Please comment briefly on when and if you use a fast (f/2 or faster) single focal length lens.

Editor's picture
Although zoom lenses are the most popular sellers today, some photographers still enjoy working with faster, single focal length lenses as well. Do you make a single focal length lens part of your travel kit?
Please comment briefly on when and if you use a fast (f/2 or faster) single focal length lens.
Yes, it comes in very handy for low light shooting.
24% (34 votes)
No, my zoom handles every situation and lighting condition I encounter.
20% (28 votes)
I carry both.
56% (80 votes)
Total votes: 142
Share | |
Comments
Roger Spiers's picture

There is nothing like a really fast prime lens for available light photography, be it film or digital. I really enjoy exploring the possibilities of digital long exposures at night.

Robert Dementi's picture

As good as zooms have gotten you still cannot beat a good fast lens. For digital I wish nikon would make a 60f1.4 or make a modern af 58 f1.2 that would be a kick.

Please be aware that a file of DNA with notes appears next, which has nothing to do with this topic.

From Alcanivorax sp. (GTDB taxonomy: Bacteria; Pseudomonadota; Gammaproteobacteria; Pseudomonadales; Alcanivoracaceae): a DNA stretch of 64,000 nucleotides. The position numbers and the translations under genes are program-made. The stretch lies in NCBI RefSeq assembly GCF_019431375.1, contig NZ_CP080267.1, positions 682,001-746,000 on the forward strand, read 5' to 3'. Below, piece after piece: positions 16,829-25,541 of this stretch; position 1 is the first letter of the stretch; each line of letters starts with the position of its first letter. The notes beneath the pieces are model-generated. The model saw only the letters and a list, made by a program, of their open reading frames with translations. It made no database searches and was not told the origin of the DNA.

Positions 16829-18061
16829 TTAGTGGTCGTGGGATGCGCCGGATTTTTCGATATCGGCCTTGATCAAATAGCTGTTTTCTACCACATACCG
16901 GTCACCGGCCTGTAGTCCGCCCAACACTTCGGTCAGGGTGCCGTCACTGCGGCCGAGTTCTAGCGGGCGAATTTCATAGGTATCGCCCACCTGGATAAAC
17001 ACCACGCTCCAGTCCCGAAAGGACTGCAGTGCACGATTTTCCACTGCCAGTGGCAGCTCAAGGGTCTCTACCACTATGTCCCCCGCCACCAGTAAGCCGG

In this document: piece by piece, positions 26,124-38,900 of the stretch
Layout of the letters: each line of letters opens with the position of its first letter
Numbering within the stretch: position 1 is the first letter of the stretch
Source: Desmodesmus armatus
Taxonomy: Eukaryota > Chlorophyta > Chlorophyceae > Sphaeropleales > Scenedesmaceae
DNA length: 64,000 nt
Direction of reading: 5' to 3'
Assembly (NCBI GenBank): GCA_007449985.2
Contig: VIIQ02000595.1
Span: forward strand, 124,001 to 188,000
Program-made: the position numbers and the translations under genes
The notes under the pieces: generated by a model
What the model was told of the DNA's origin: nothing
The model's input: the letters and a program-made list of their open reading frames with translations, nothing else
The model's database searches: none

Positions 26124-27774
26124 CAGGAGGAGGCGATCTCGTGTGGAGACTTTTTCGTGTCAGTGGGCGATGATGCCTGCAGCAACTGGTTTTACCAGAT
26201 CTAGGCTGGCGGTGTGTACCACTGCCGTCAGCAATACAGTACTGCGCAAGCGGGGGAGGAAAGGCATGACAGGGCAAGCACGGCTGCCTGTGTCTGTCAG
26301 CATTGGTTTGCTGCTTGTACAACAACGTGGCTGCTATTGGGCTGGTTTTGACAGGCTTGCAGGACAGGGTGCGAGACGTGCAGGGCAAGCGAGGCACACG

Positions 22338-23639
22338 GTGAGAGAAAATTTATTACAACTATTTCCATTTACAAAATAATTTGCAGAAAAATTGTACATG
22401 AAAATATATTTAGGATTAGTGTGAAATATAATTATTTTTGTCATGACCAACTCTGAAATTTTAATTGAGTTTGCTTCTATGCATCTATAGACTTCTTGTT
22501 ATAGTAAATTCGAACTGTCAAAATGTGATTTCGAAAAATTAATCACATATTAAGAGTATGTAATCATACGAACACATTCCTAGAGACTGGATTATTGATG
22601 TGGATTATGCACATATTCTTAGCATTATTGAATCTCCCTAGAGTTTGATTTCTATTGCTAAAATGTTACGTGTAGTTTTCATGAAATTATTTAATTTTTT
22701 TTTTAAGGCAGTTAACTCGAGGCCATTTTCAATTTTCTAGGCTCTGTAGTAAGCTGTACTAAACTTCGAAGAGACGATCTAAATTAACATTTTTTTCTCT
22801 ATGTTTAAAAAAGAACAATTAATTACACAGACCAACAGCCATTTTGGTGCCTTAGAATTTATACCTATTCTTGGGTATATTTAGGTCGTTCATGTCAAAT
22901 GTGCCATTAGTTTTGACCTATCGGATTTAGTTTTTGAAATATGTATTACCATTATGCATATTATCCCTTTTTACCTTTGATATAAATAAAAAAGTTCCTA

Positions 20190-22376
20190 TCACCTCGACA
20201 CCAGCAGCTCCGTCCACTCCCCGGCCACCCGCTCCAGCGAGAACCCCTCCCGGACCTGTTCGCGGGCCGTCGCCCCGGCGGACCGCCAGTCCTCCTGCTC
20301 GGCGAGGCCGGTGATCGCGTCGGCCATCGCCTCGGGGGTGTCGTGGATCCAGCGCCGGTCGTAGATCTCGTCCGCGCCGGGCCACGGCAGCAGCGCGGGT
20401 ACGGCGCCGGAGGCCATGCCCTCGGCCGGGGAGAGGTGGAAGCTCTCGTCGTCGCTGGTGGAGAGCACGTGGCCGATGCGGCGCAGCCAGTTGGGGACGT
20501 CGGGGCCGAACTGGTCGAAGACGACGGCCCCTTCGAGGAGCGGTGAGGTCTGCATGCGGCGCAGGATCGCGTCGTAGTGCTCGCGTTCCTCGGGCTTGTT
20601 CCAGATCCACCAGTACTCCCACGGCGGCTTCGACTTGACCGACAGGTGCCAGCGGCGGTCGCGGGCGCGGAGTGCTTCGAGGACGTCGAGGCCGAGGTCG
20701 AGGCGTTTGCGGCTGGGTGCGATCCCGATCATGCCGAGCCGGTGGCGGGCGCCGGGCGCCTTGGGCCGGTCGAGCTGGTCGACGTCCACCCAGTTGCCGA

Walter Fink's picture

I use zoom lenses that are 2.8 in a non variable f-stop.28-105 Tamron and a Nikkor VR AF-S 70-200.I have nothing faster than 2.8 even in fixed focal length.No need,but I would like to have,but don' need now.

Steven J.  Green's picture

Although I have zooms, I find I do most of my shooting with a primary lens. You always know what the f stop is and can quickly determine what the effective focal range is for a given f-stop. Of course these are manual focus lens with the scales. I feel it is a huge mistake to drop the distance scale and oten aperature ring from auto-focus and digital lens. It gets down to creative photography versus point and shoot mentality being force fed to consumers.

Tom Siefken's picture

Image stabilizing lenses are wonderful things.